Interview by — Bob Grossweiner and Jane Cohen
Todd Frank is CEO of 4Star Entertainment, LLC in New York, representing acts such as Steve Harvey
, Deborah Harry
& the Fish Sticks
, Lisa Lisa, Cedric The Entertainer
and The Trammps, among others. Todd started out in the live entertainment business while still in college, working at Spotlite Enterprises, one of the largest comedy agencies, from 1990-92.
Working with Jerry Seinfeld
, Paul Reiser, Jay Leno and Damon Wayans to name a few, he moved on to Charles Rapp Enterprises through 1995 where he co-managed comedians Frankie Pace, Lennie Schultz and Electra from American Gladiators, as well as a talent buyer working with such artists as Eddie Murphy, Taylor Dayne, C+C Music Factory, Ziggy Marley, Run-D.M.C., and Chaka Khan.
From 1995-97 Todd worked at Delsener/Slater Enterprises where he became a talent buyer/producer working with Sheryl Crow, Cher, Peter Frampton, Van Morrison, Andrew Dice Clay, Crazy For You Broadway production, Deborah Harry
, James Brown, De La Soul, Luther Vandross, and "The Crew from The Howard Stern Show" tour.
In 1997 he joined Metropolitan Entertainment Group. During his two-year tenure, Todd became director of special events and a talent buyer. Among the artists he worked with at MEG were Bob Dylan, Steve Winwood, Seal, Sting, Backstreet Boys, Salt 'n Pepa, Gipsy Kings, Crosby, Stills & Nash, Goo Goo Dolls, Jethro Tull, Rusted Root, Lenny Kravitz, Mix Master Mike and others.
In 1999, Todd decided to venture out on his own,and started....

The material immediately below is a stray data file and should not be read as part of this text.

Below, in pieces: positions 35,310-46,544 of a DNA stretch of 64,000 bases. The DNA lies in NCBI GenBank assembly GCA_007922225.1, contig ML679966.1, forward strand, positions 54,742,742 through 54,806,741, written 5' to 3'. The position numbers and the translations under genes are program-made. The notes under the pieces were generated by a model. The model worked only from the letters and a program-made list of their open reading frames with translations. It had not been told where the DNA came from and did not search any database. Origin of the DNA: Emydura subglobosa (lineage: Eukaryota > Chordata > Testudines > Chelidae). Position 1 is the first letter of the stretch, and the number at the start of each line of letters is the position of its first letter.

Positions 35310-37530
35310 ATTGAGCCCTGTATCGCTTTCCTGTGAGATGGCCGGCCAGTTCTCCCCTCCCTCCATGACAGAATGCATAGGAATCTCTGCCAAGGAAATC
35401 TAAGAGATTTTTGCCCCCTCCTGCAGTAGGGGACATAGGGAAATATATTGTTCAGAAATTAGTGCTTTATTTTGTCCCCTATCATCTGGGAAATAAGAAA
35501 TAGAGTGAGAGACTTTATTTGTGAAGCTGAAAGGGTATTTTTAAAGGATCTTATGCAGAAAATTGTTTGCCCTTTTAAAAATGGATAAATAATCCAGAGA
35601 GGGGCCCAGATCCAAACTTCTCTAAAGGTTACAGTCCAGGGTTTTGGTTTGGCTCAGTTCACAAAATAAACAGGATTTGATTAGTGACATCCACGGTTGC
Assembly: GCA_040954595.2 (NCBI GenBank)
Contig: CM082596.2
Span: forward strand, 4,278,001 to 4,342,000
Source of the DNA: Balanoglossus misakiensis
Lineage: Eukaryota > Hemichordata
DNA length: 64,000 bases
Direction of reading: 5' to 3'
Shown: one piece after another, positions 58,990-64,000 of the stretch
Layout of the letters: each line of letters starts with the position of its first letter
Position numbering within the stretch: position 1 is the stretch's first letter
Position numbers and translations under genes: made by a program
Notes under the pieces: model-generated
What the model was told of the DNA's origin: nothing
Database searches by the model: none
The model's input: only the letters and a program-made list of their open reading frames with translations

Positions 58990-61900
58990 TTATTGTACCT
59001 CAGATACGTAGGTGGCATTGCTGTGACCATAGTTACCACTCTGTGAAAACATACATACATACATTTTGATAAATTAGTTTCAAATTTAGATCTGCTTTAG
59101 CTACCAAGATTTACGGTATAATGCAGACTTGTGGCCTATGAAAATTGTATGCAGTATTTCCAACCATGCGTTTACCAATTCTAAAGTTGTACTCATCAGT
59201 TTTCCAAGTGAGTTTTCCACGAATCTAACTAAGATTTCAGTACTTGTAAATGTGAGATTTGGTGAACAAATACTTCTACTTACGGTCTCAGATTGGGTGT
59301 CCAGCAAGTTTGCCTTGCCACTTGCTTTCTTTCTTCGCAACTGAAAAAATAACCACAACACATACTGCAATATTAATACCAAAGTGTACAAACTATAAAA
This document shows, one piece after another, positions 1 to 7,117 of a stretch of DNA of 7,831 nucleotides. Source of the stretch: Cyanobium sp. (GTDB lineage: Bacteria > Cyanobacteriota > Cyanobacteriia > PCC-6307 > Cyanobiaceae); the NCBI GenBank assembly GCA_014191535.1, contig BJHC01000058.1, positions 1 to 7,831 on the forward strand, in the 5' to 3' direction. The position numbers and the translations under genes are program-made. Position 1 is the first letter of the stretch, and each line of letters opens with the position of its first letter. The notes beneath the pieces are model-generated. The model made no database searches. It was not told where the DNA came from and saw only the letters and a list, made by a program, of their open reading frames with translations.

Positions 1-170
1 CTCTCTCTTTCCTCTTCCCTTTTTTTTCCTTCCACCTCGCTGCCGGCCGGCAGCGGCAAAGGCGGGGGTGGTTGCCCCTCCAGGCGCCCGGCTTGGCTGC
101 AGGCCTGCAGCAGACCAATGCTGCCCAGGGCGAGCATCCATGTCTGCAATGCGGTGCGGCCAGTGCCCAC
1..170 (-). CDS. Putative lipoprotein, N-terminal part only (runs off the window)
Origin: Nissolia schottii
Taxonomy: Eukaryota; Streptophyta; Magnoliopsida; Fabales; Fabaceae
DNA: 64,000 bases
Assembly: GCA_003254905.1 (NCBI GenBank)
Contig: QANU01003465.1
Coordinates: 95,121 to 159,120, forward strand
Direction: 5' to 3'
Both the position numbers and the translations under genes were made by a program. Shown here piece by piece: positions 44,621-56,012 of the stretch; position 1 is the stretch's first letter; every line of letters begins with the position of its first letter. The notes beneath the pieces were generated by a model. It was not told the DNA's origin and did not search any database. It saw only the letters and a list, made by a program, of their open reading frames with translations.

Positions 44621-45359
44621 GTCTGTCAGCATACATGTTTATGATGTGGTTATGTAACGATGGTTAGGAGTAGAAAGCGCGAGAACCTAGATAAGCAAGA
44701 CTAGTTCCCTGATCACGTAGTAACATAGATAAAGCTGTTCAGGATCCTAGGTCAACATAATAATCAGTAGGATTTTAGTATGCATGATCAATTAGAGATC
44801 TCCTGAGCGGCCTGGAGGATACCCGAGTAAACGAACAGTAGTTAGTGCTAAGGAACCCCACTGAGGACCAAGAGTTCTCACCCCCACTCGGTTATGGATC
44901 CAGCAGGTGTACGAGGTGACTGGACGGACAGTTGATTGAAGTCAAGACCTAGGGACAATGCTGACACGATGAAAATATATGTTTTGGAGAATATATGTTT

How is the corporate market now compared to five years ago?
The downturn in the economy has had an impact on this business, as you would expect. Events are still being held, but the over-the-top scenarios we were seeing during the boom have gone. Unfortunately, one of the easiest areas for companies to save money is on the talent that they bring in. Less money is definitely being spent on the artists, and this tends to create downward pressure on the pay scale for the industry as a whole.
Which do you prefer - buying or selling talent?
I prefer being an agent and selling talent. There are so many creative opportunities out there for artists to develop their careers - film and television are huge, and the industry as a whole is much more fluid than it used to be. The cross-selling potential for any given artist all depends on a great agent that can see that potential and make a leap.
Do you miss managing talent?
Yes, its a very nurturing relationship, and I did enjoy it. I'm just taking that energy and putting it into the deal side, the business side.
What kind of artists are you looking to sign to your agency?
Artists that have a niche or "hook" - something-current
Your First industry job?
Spotlite Enterprises, a talent agency in New York City. I was 20 years old, and I had been working for myself through college producing and booking shows. I got the Spotlight job because I met the VP out at a comedy club while I was checking out new acts. I went with Spotlight because they represented a lot of comedians - Jay Leno, Damon Wayans, Jerry Seinfeld and Paul Riser, to name a few.
- Making shows happen for big artists and broadening their careers by introducing them to new venues has certainly been a thrill - I booked Sheryl Crow into Atlantic City for a sold out show which was her debut in the major casino market. The same with Destiny's Child, as well as KISS. The casino business is a fabulous venue for these artists, as it doesn't require the same output as touring and gives them a chance to maximize income and take advantage of what creative downtime they get, while broadening their fan base in a market they wouldn't normally play.